The psychiatric diagnosis of the whole sample (No. 265) as shown in (Table 4); enuresis (23.03%) was the commonest diagnosis on axis I and mental retardation (6%) on axis II. While on axis I attention deficit hyperactivity disorder (19.62%), oppositional defiant disorder (17.36%), sleep disorders (10.75%) followed by conduct disorder (9.81%) depression disorder (7.17%), separation anxiety disorder (7.17%), lastly no diagnosis on Axis I (35.47%), less than (1%) tics, dysthymia, and schizophrenia.

DiagnosesNumber ( )Percent (%)

At least one diagnosis17164.53
More than one diagnosis9535.85
 Attention deficit103.77
 Both 62.26
Separation anxiety disorder197.17
Oppositional defiant disorder 4617.36
Speech disorders41.51
Sleep disorders2810.57
Conduct disorder269.81
Learning disorders62.26
Mental retardation166

Statistical correlation is shown between different psychiatric morbidity diagnoses and other variables including age differences, sex of caregiver, stability of caregiver reason for institutionalization, moves between institutions, and length of institutionalization (Tables 5(a) and 5(b)).


VariablesEnuresisADHD Separation anxiety disorder Oppositional defiant disorderSpeech disordersSleep disorders

Age (years)
Reason of institutionalization
 Disturbed family integrity17936014
Moves between institutions
Sex of caregiver
Stability of caregiver
 Stable >6 months420.972370.935150.453320.91410.0001*190.593
Length of institutionalization
 Less than 2 years370.357430.793150.366370.96810.017*220.623
 More than 2 years2494936

Significant, *Significant, n: number, ADHD: attention deficit hyperkinetic disorder.

VariablesConduct disordersDepressionTicsLearning disordersDysthymiaSchizophrenia

Age (years)
Reason for institutionalization
 Disturbed family integrity550100
Moves between institutions
Sex of caregiver
Stability of caregiver
 Stable >6 months170.507100.57520.12330.018*00.003*00.235
Length of institutionalization
 Less than 2 years190.489130.38700.0001*40.043*10.001*00.007*
 More than 2 years762211

significant, *Statistically significant.

5. Discussion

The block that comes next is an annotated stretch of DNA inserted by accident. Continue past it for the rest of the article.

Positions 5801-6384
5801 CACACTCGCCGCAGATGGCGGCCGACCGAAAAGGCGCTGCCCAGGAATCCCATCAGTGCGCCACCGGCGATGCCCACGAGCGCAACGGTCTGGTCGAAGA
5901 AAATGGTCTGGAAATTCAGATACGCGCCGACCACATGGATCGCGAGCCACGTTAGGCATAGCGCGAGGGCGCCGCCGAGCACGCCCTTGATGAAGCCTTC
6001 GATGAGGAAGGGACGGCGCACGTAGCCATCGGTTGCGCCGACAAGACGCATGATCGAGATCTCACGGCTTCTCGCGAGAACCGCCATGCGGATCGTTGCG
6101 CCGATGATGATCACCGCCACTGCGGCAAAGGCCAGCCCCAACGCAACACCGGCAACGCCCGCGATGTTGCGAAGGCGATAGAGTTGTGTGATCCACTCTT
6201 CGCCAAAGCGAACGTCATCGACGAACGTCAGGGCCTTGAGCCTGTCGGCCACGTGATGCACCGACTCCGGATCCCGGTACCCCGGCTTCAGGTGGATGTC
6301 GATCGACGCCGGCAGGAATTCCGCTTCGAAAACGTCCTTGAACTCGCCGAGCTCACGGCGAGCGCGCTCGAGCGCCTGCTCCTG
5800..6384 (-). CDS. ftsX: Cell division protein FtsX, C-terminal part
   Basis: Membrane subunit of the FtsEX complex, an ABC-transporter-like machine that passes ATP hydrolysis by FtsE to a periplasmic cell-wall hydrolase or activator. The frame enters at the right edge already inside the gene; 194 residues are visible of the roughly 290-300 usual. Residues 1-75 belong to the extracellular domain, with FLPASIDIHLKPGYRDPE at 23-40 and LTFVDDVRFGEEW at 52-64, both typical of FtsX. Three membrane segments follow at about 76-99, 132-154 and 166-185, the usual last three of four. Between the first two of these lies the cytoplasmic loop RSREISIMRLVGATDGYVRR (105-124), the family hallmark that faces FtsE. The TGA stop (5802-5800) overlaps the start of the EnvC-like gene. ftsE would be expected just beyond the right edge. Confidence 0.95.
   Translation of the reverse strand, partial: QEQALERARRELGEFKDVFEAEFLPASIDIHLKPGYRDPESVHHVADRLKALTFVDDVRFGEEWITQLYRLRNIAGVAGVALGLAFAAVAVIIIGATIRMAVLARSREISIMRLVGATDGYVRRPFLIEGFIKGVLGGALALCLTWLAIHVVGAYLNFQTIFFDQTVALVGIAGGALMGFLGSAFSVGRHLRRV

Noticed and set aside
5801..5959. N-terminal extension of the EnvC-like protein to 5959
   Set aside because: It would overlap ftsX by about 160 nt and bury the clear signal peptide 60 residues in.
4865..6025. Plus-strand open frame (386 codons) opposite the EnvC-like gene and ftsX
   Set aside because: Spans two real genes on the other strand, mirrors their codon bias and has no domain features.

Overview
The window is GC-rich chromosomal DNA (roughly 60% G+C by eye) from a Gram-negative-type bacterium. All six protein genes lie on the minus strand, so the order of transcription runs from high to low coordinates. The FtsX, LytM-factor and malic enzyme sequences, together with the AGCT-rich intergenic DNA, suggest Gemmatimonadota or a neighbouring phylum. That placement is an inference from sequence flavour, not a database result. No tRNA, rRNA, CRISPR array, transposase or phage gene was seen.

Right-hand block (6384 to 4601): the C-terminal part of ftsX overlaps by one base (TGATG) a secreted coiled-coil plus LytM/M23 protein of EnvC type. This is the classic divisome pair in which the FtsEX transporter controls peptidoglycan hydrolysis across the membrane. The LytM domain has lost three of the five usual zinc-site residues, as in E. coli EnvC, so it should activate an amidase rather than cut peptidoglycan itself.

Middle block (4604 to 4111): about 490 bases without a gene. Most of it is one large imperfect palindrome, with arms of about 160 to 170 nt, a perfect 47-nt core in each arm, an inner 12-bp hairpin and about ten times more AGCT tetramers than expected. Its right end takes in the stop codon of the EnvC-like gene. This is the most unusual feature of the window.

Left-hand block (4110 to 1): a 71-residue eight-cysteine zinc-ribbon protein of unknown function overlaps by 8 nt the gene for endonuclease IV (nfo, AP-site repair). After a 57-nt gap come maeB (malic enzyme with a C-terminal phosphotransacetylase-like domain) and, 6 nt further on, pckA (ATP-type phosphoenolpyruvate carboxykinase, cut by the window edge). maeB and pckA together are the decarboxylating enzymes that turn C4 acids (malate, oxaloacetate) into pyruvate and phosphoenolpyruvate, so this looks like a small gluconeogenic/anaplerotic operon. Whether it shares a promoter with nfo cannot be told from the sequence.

Lately, an increase in the number of orphanages in many of the Egyptian governorates was noticed as a response of the orientation that encourages the care for the orphans. Many child care professionals are still believing that orphanages are bad for children and they will fail to have a normal development both socially and psychologically [17]. Orphanage children are uniquely vulnerable to many psychosocial hazards of institutional care [18]. Fisher et al. [12], Vorriat et al. [19], Roy et al. [20], and MacLean [21], compared children in institutional care and children living with their families andere found that institutional care had negative effect on the emotional and behavioral development of children aged 6–12 years. This study of psychiatric and behavioral problems in orphans has revealed that the prevalence rate of total behavior problems was (61%), compared to other studies that used CBCL which detected the prevalence rate of behavior problems was nearly 20%–78% [22], and 33% [17]. In our study the main increase in score of CBCL was in the externalizing factors (hyperactive, aggressive, and delinquent) 60.1%. This denotes the overt aggressive and rebellious attitude of these orphans towards society as they grow up and become more aware of their real condition in the society. They live in conflict that they resolve by indulging in violence. Another cause of this was suggested to be the separation of a child from his/her parents at early ages and the related attachment problems that lead to externalization problems [23]. Cantone et a1. [24]. stated that the internalizing and externalizing factors represent a distinction between fearful inhibited over controlled behavior (internalizing) and aggressive antisocial uncontrolled behavior (externalizing). Other internalizing factors as depressed factor has shown a highly significant increase explained by being deprived of families and lacking the essential psychological support at this early stage of life. The change in total scores of CBCL in the followup was of no statistical significance. In our study, there was statistically significant increase in separation anxiety disorder in children with the lowest age. Offord et al. [25] and Miller et al. [26] had found that frequency and severity of antisocial behavior varied directly with age of adoption. According to the reports of multiple informants, institutionalization at younger ages, the conditions of previous living in another institutions, two or more moves between institutions, and recurrent physical illness increased the risk of emotional and behavioral problems [12, 27, 28]. Caregiver quality was the most important predictive factor for behavioral problems, which is compatible with previous studies [29]. One of the leading factors that ensure the mental health of children is the quality of the relationship with a caregiver, which is marked by confidence, support, continuity, and warmth. For this reason, caregiver training is identified as one of the most important preventive interventions.